Rally Sweden was another subpar performance for the boys in red, two rallies in and Citroen has only 1 from a total 32 stage wins. So, it has to be asked, is the new C3 the weak link?
It’s the start of stage 17, the atmosphere is calm. Meeke drops clutch and heads into the stage seemingly level headed and ice cool. The first few corners are without drama, a calm collected Meeke working the wheel, pitching the car into corners with left foot braking trickery, only the rhythmic precise pace note calls of Paul Nagle punctuating above the C3’s straight cut sequential gearbox.
The first sign of trouble becomes apparent as Meeke lets out a plethora of F words and cursing as the C3 suddenly steps out of line mid corner. Worse was to come, around 4 minutes into the stage the C3 fails to make a left right transition, Meeke bursts out in rage “F**K ME” bellows the Northern Irishman as his WRC machine thumps nose first into a snow bank.
But the dramas still aren’t over, another 3 minutes later this time at full chat in 6th gear the C3’s rear end lets go without warning mid corner. Meeke’s response is predictable “AHHHH, NO WAY”, Meeke barks “I’m not f**king driving this” fills the intercom as Meeke puts the Citroen in road mode and navigates the rest of the stage at recce pace.
This WRC+ onboard of SS17 is perhaps the best insight at the unfolding crisis at Citroen. The C3 has failed to make an impact (in positive terms) out on the stages and one of the most successful WRC teams in modern history may well be lumbered with a deficient WRC steed.
And there is the million pound question- is it Setup woes or fundamental design error?
Take the situation at face value, a car that provokes Meeke into a genetically volatile rage implies that the C3 is fundamentally imbalanced and easily overdriven. Compared to the rest of the WRC machinery, The C3 looks overly twitchy and tail happy with far more steering input required.
In fact even the humble and witty Craig Breen was left flustered and irritable at many stop controls. A reoccurring comment at stage end from both C3 pilots was “we have work to do”. That isn’t a positive comment considering Citroen racing took a whole year out of the sport in 2016 to solely work on the C3 project.
Walk past the front of Citroens new challenger, and the C3 even looks a little beady eyed and evil, ‘The Hood’ from Thunderbirds instantly springs to mind. But is it really possible Citroen has built an unstable widow maker of a car?
There is unfortunately a light sprinkling of rumours and theories that the C3 is indeed a misguided interpretation of the new regulations. The Citroen has a distinct lack of ‘Volume’ aero on the arches; take a look at the Gazoo Toyota for reference. It also seems to be the only car that hasn’t stayed with boxy, flat top arches the rest of the WRC field uses. Some people suggest it’s the C3’s less imaginative use of aero and wheel arch extrusion that hinders the cars high speed stability. But then again, Citroen completed early testing of the C3 equipped with wider, squared of flared arches. So surly Citroen believes the newer development is an improvement?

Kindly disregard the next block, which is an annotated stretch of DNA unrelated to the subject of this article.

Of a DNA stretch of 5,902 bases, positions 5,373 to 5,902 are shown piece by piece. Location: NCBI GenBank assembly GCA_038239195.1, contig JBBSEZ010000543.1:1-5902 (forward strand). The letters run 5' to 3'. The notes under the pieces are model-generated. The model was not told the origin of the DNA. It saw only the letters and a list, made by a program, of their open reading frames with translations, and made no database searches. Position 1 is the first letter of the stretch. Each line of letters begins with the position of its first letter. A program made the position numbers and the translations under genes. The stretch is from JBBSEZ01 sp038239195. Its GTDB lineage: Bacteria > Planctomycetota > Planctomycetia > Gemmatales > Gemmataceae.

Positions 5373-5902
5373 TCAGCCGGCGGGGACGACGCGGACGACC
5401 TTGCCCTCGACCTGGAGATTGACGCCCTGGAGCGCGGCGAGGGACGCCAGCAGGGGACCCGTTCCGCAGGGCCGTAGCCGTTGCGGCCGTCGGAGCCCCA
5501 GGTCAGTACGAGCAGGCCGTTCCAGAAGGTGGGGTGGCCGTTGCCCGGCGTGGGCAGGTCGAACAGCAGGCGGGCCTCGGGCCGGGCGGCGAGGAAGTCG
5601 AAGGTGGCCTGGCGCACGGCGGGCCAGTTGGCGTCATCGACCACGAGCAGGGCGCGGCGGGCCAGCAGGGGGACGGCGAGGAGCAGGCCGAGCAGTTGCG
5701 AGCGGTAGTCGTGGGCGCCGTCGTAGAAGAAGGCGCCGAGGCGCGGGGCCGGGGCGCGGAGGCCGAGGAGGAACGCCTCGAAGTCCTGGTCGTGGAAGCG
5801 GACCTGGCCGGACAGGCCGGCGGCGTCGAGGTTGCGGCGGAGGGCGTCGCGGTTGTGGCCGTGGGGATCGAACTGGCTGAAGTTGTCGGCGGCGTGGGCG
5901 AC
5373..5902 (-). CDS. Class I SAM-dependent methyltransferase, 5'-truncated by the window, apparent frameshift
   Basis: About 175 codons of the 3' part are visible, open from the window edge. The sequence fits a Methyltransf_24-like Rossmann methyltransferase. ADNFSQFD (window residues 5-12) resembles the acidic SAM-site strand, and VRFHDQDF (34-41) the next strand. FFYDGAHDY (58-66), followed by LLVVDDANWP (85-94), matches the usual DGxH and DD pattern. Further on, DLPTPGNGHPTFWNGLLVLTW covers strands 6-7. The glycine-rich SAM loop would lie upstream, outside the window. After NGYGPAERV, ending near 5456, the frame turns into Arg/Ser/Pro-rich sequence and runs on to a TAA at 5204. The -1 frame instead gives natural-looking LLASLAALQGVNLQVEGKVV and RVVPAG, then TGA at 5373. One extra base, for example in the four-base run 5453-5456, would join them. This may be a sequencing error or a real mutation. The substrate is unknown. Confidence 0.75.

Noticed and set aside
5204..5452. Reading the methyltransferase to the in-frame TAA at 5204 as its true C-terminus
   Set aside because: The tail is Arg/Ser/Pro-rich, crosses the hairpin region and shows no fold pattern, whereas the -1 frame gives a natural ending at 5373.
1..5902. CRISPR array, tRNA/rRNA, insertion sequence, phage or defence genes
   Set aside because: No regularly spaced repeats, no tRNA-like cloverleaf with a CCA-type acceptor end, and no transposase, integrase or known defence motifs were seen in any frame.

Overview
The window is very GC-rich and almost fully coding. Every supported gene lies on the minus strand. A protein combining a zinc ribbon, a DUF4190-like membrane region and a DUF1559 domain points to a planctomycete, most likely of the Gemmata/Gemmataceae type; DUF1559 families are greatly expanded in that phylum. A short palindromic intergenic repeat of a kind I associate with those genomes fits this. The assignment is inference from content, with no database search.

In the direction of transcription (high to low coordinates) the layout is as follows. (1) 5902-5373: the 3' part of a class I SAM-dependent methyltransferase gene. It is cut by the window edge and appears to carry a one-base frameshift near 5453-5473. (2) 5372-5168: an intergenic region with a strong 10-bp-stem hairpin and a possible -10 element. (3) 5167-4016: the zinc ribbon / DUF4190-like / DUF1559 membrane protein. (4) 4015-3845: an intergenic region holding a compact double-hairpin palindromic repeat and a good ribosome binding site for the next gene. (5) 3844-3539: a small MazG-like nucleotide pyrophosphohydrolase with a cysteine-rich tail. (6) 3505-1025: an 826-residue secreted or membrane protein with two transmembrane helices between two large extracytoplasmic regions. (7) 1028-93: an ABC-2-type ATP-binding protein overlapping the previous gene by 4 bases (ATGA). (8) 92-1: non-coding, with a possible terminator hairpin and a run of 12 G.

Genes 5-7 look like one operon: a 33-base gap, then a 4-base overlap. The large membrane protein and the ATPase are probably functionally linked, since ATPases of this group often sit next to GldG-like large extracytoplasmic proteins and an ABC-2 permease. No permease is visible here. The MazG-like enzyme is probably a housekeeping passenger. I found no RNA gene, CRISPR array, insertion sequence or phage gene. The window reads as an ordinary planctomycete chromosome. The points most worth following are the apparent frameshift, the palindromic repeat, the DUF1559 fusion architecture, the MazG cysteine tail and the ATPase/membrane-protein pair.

What’s more there is the rather grey question of safely. Trawling the onboard footage clearly shows the car over rotating, the back end snapping out violently pitching car towards the apex, and thus spectators. Make no mistake this is the fastest the WRC has ever been, and there is no place for a car that is inherently unstable and overly tricky to drive.
Also Is the C3 a good base for WRC car? Arguably Hyundai had the best car to build on in the shape of the i20 coupe, the lowest car in the paddock with seemingly the best proportions and strongest shell. Remember the Mini Countryman WRC? Meeke and Sordo had to drive like hell just to remain competitive. There are stark comparisons between the two machines; both are longer in the wheelbase department and, in the Mini’s case, made it more cumbersome in the tight and twisty sections.
Perhaps Citroens misfortunes are a combination of bad luck and incorrect setup. 2017 beckons the return of the active centre diff, and it may well be Citroen only needs a rapid rethink on diff mapping and settings to try and rein in the C3’s tendency to overseer. Hayden Paddon for instance was struggling in Sweden with his I20’s centre diff settings.
Also there could be an equally innocent explanation for the C3’s lack of speed. The combination of the Citroens narrower track and longer wheelbase means the tyres may not be in the ruts of the other 2017 spec cars 100% of the time. Could this explain some of the C3’s common complaints of lack of grip?
But even when you add it all up, it seems unfathomable Citroen of all WRC teams have made a fundamental engineering blunder. Look at Meeke’s development record- he had direct input for the Xsara, C4 and ds3. All of which served under the commanding reign of Sebastian Loeb. It therefore seems almost comical to suggest the C3 is a blunt instrument in the WRC service park.
What can be taken for certain is that if the C3 fails to grab a podium in the coming rounds, Citroen racing boss Yves Matton will be dragged to the office of company CEO Linda Jackson and thrown to the floor in shame. The Guys and Girls in the Versailles engineering department have a lot of sleepless nights ahead…